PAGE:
Among the executives hairshirting it to Washington, DC were representatives from American Airlines, Delta, Southwest and Alaska Airlines, as well as Oscar Munoz (pictured), the boss of United, which has become the emblem of just how disdainful carriers have become towards their customers. In the face of repeated criticism from Congressmen, the airlines did their best to sound contrite. Mr Munoz again repeated his mantra that the recent controversy, when a doctor was dragged semi-conscious from the seat he had paid for to make way for airline staff, “is not who…Continue reading

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Business and financeGulliver

Home-sharing sites are targeting business travellers

BUSINESS travel accounts for about a third of total travel spending in America, according to the United States Travel Association, an industry group. But Airbnb, a private firm which is probably the world’s second most valuable hospitality provider after Marriott, gets less than 10% of its business from people travelling for work. As the San Francisco-based company continues to expand, it’s pretty clear whom it will be targeting.

This week Airbnb is rolling out a new tool specifically for business travellers to book home rentals. All listings deemed “Business Travel Ready” (BTR) feature free Wi-Fi, a desk, soap, shampoo, a hairdryer, an iron and check-in with a doorman (or a digital lock). In other words, all the basic amenities of a hotel. The tool also allows companies to track their spending, receive invoices directly, and manage employees’ itineraries.

Even if it is still principally for vacationers, Airbnb has seen a surge in…Continue reading

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Business and financeGulliver

Alitalia is bankrupt again. This time perhaps it’s terminal

WHEN employees of Alitalia were offered the chance on April 25th to vote for pay cuts and redundancies to save the troubled airline, they spurned the opportunity. In some ways it is difficult to blame them. After all, in the past they have been able to rely on the Italian government to come to the rescue of the country’s flag carrier. 

That may not happen this time. Alitalia has lost billions of euros over the past decade. (Indeed, over its 70-year history its accountants have barely had need for a black pen.) The firm had pinned its hopes on a €2bn ($2.2bn) capatilisation plan. But that had been dependent workers accepting cuts that were negotiated by the government and agreed with trade unions. With the workers’ no vote, that cash is now off the table.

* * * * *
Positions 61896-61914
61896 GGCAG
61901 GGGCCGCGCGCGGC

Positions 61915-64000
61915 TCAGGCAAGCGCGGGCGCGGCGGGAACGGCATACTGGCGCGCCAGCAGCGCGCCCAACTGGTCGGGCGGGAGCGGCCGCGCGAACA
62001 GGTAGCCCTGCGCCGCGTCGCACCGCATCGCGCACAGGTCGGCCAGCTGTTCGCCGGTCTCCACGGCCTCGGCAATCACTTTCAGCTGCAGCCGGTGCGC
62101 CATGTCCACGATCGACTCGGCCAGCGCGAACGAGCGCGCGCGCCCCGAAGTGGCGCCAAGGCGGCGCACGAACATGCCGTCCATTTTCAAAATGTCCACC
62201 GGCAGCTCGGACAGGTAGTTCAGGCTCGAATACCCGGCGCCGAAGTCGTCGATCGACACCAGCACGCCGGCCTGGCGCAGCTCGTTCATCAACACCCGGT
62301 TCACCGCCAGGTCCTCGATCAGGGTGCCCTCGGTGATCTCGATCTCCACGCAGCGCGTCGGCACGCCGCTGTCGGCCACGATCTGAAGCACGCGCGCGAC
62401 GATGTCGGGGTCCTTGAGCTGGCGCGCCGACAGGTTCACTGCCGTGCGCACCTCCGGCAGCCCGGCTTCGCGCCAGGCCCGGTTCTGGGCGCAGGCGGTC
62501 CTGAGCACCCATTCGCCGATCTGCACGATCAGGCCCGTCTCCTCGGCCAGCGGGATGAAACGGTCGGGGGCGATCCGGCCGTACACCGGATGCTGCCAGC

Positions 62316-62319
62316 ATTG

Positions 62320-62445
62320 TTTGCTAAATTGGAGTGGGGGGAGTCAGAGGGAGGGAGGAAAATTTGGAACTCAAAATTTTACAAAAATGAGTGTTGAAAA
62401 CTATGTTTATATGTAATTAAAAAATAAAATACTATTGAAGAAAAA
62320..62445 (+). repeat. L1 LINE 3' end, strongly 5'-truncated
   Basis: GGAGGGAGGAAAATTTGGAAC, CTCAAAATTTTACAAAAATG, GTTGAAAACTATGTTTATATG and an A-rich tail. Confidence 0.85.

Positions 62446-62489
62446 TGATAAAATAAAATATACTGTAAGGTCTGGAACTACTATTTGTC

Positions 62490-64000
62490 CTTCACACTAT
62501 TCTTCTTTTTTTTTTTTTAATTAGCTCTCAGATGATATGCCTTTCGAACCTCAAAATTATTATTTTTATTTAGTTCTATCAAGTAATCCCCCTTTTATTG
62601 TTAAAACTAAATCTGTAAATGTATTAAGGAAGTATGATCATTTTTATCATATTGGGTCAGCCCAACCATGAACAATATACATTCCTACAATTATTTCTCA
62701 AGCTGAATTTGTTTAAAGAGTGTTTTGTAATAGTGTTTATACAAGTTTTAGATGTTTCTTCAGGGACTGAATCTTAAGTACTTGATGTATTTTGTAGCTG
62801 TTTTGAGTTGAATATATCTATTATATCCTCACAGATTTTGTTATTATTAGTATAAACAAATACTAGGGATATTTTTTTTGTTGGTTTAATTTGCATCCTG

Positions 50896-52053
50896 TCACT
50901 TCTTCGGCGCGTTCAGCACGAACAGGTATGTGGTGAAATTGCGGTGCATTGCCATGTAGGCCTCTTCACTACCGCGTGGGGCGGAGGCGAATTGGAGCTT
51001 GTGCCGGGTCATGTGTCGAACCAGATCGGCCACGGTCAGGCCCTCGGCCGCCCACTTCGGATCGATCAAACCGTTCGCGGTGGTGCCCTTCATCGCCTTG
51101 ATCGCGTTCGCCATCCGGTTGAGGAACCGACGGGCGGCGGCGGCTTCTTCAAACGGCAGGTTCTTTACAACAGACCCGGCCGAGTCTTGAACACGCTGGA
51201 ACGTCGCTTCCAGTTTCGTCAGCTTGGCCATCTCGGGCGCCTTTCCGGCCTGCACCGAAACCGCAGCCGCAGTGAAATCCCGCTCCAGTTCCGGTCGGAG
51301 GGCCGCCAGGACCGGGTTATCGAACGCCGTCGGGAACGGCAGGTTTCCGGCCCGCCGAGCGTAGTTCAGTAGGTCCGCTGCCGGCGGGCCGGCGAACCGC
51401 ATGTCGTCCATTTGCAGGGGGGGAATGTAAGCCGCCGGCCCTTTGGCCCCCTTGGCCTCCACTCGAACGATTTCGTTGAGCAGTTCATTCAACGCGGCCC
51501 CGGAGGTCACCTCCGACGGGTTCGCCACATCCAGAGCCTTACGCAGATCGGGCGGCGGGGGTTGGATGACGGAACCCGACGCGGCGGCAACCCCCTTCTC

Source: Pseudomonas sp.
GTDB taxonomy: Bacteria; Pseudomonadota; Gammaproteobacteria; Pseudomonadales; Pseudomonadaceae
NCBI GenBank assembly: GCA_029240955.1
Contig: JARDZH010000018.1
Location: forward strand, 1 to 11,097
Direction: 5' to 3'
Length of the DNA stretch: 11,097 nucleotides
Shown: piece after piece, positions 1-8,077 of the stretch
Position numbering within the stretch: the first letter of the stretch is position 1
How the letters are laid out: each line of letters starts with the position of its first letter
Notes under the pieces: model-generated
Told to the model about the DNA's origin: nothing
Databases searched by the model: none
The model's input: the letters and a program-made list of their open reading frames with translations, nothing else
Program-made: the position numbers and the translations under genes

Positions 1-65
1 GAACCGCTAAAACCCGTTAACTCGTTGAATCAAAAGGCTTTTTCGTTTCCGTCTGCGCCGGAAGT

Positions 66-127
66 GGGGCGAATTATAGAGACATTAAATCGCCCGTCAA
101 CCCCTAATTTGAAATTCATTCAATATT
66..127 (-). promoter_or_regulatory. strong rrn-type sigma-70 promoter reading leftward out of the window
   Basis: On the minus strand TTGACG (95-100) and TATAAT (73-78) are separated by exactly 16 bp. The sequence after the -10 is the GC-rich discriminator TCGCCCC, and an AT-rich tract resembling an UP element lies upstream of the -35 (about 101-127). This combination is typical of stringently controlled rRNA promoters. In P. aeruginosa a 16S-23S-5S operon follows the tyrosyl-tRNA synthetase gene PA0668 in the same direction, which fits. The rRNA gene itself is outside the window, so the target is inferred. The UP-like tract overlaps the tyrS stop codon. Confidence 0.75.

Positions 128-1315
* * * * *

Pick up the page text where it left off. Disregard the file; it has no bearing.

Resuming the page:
Alitalia has been here many times before. In 2008 it was placed into bankruptcy after the government blocked plans for a sell-off. In 2014, with the airline on the verge of failing yet again, the government helped broker a deal with Etihad, a Middle Eastern superconnector, which took a 49% stake. A plan to make Alitalia Continue reading

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Business and financeGulliver

An air marshal leaves her loaded gun in a plane toilet

PEOPLE often enter a public toilet with a sense of trepidation; after all, who knows what horror might await behind the cubicle door. Even so, a passenger on a service between Manchester, Britain, and New York got a nasty surprise. 

Earlier this month an American air marshal accidentally left her loaded gun in the loo of a Delta Air Lines plane bound for JFK. According to the New York Times, the weapon was found by a passenger, who handed it over the to the flight’s crew. The crew then returned it to the officer. The Times says that the air marshal did not report her oversight to authorities for several days, as is required, and had been assigned to other planes in the meantime. Using unimpeachable logic, one former air marshal explained to the paper: “You can’t have inept people leaving weapons in a lavatory. If someone with ill intent gets hold of that weapon on an aircraft, they are now armed.”

The idea of placing armed air marshals on commercial flights is a divisive one. We have discussed the issue on this blog…Continue reading

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Business and financeGulliver

Is Tom Stuker the world’s most frequent flyer?

“AFTER entering a competition a lucky punter wins first prize: a week’s holiday in Skegness. Second prize is two weeks there.”

For some reason this most ancient of British jokes came to Gulliver’s mind when he read about Tom Stuker in the International Business Times. Mr Stuker, it is claimed, is the world’s most frequent flyer. He is about to clock up his 18-millionth mile on United Airlines. And as the Boarding Area blog points out, 18m miles with United means just that:

United calculates million miler status based on your “butt in seat” revenue miles flown on United. That’s right, we’re not talking about 10 million award miles, or even 10 million miles taking into account elite bonuses for flying first or business class.

Mr Stuker is president of a firm that trains sales staff at car dealerships around the world. He has flown to Australia over 300 times for business and pleasure; he travels to Hawaii “three…Continue reading